Others will “sweep the floors” of any NFT project with appreciation potential and may change over time. (According to Nexo in a December 16, 2021, article, NFTs initially bought as collectibles may become a profitable investment and be acceptable to FIs as loan collateral.)
Nonetheless, the FATF clarifies that if, in practice, NFTs are being used as interchangeable assets bought primarily for investment purposes, they will qualify as VAs even if they have the potential to be used (and are being used by some) as collectibles. This, in turn, implies that platforms that facilitate, for example, the issuance and secondary sales of NFTs with such characteristics will likely qualify as VASPs.
Does the FATF consider stablecoin providers VASPs?
Stablecoins rank high on the list of regulators’ concerns because of their potential for mass adoption. Stablecoins overcome the volatility issues associated with other crypto assets and therefore constitute a more suitable option for payments (FATF. 2021b, p. 17, Box 1).
Stablecoins may have decentralized governance. If governance is centralized (e.g., as USDT is governed by Tether or USDC by Circle), the central governing body will be covered by FATF as a VASP or FI. In circumstances where decentralized entities regulate the stablecoin (e.g., MKR token holders who oversee Maker Protocol), locating the entity responsible for AML/CTF becomes more difficult.
The FATF expects countries to “take a functional approach to identify obliged entities” and “mitigate the relevant risks based on a risk-based approach (RBA) regardless of institutional design and names” (FATF. 2021b, p. 17, Box 1).
Entities that, according to the FATF, could fall within the scope for regulatory or supervisory action are the following:
The initial driver of the development and launch of the arrangement that eventually becomes decentralized
One that facilitates trading with stablecoins
Custodial wallet services that support stablecoins
What about decentralized finance?
Decentralized finance (DeFi) removes the intermediary in several financial services, such as asset trading and lending. These services are instead executed by code deployed on blockchains. Decentralized applications are digital applications or programs that run on a blockchain or peer-to-peer (P2P) network of computers, as opposed to a central computer.
In 2021, we witnessed unprecedented growth in the adoption of DeFi protocols and applications and, consequently, the exponential disintermediation of crypto transactions.
The existing AML/CTF frameworks rely on financial intermediaries to enforce the required controls; however, because of the absence of such intermediaries in the DeFi context, applying those same frameworks is not linear.
The FATF states:
A DeFi application (i.e. the software program) is not a VASP under the FATF standards, as the Standards do not apply to underlying software or technology (see paragraph 82 below). However, creators, owners and operators or some other persons who maintain control or sufficient influence in the DeFi arrangements, even if those arrangements seem decentralized, may fall under the FATF definition of a VASP where they are providing or actively facilitating VASP services. (FATF. 2021b, p. 27, para. 67)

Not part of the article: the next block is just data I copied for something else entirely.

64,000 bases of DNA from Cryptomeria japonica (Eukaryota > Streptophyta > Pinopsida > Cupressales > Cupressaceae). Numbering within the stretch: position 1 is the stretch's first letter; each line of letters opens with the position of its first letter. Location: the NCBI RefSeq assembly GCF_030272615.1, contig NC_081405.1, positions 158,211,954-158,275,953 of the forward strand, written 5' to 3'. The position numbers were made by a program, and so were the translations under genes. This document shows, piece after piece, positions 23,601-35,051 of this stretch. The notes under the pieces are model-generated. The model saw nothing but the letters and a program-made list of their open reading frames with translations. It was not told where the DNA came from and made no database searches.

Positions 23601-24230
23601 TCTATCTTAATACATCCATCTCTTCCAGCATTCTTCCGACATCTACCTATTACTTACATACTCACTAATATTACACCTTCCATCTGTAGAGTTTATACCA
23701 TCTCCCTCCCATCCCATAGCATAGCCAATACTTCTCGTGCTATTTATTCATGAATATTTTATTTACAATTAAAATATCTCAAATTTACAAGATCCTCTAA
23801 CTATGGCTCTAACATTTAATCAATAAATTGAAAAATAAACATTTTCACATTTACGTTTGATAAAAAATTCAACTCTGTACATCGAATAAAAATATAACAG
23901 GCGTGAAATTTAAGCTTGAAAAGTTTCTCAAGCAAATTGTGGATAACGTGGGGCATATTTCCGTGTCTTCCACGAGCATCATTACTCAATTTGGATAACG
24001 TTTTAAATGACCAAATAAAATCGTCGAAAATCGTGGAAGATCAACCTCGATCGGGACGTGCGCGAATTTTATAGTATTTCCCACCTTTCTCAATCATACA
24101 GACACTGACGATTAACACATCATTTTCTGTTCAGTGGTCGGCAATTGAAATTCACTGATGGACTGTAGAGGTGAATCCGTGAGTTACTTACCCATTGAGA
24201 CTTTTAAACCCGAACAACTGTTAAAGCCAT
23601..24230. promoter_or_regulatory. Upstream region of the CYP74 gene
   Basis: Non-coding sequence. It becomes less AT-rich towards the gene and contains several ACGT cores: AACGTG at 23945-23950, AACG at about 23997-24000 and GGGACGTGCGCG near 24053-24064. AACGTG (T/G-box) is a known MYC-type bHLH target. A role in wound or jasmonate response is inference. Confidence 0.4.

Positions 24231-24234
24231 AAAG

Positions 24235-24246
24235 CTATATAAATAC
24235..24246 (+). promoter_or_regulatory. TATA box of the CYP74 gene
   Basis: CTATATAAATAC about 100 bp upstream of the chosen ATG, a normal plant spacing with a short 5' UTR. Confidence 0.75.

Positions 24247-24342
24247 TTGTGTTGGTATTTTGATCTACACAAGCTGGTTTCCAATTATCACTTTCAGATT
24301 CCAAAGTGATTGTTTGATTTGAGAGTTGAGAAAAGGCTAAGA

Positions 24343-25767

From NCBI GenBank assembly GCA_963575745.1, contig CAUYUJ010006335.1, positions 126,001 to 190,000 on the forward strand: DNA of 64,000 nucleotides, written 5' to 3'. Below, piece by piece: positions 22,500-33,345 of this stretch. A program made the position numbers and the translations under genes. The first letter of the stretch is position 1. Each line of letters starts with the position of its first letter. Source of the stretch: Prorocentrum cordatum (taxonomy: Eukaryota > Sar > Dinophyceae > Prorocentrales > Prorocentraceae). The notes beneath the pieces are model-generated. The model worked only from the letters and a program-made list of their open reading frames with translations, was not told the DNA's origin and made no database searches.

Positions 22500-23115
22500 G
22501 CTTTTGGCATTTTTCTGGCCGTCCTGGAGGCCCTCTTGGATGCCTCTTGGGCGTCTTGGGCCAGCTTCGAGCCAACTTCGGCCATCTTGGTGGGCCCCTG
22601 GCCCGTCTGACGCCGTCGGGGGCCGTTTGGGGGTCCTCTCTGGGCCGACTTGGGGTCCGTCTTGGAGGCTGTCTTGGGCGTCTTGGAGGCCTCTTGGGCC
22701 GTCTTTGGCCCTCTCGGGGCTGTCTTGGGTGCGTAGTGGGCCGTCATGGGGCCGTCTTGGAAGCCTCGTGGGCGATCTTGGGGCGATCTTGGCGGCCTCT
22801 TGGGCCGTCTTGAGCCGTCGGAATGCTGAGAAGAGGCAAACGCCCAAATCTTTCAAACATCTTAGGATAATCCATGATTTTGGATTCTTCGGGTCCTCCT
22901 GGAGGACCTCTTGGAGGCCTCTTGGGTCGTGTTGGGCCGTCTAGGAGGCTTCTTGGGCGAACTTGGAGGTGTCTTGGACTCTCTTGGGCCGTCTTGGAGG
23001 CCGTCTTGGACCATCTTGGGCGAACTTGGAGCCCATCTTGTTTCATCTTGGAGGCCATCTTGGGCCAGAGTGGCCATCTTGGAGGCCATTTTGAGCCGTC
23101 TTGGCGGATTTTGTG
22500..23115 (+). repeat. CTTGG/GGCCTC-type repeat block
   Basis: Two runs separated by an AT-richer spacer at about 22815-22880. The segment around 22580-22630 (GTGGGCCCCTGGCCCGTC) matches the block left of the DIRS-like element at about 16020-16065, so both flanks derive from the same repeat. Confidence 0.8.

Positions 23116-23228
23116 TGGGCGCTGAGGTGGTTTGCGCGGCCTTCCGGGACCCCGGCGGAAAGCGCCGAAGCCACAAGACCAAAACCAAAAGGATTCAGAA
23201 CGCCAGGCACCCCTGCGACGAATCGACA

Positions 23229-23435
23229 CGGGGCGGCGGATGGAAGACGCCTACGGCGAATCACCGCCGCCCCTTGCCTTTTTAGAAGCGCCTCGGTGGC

However, the following entities that maintain “control or sufficient influence” over a DeFi protocol should be subject to AML/CTF obligations if they provide or facilitate VASP services that include:
Maintaining an ongoing business relationship with the users of a DeFi protocol (even if exercised through smart contracts or voting protocols.)
Profiting from the DeFi service.
Setting or changing the parameters of the DeFi protocol. (FATF. 2021b, p. 27, para. 82)
The FATF expects countries to determine whether an identifiable person is a VASP within the DeFi arrangement on a case-by-case basis, according to a broad interpretation of the definitions provided in FATF’s standards.
In paragraphs 68 and 69 of its updated guidance, the FATF also acknowledges that:
It may not be possible to identify an entity that controls or has sufficient influence over a DeFi arrangement; therefore, a VASP may not exist. In these cases, countries should assess the risks presented by such activities and adopt risk mitigation measures, such as requiring regulated VASPs to be involved in the activities of the DeFi arrangement, if deemed necessary;
Those who hold the governance tokens of a DeFi protocol do not qualify as VASPs so long as they cannot control or substantially influence the protocol’s governance.
FATF. 2021b | Updated Guidance for a Risk-based Approach to Virtual Assets and Virtual Asset Service Providers.
How does Notabene help VASPs comply with the FATF’s Crypto Travel Rule?
The Financial Action Task Force (FATF) classified any institution that exchanges, holds, safe-keeps, converts or sells virtual assets as virtual asset service providers (VASPs.)
The FATF extended its global standards for combatting money laundering and terrorist financing to VASPs in 2018. Most notably, is the Travel Rule, which requires VASPs to disclose specific customer data when transacting virtual assets over a particular threshold.
🙌 Why are VASPs important?
Virtual assets (VAs) usage is on the rise, and many retail investors interact with VAs through VASPs. With the explosion of crypto, regulators have shifted from their historical focus on fiat and are now regulating crypto. It is imperative for VASPs to comply with regulations, or they will be fined, and may risk being sanctioned.
Notabene helps VASPs comply with FATF’s application of the Travel Rule to virtual assets.
🚀 How do I get started with Notabene’s Free Sunrise Plan?
📥 Why should VASPs use Notabene for crypto compliance?
Notabene uses encryption and the highest best practices around security measures to protect the data of our users. We’ve earned our SOC2 compliance certificate and are happy to give you access to a real-time view of our security policies on request.
After verifying various requirements, any PII sent or received is held in escrow and is only shared as part of a Travel Rule transaction.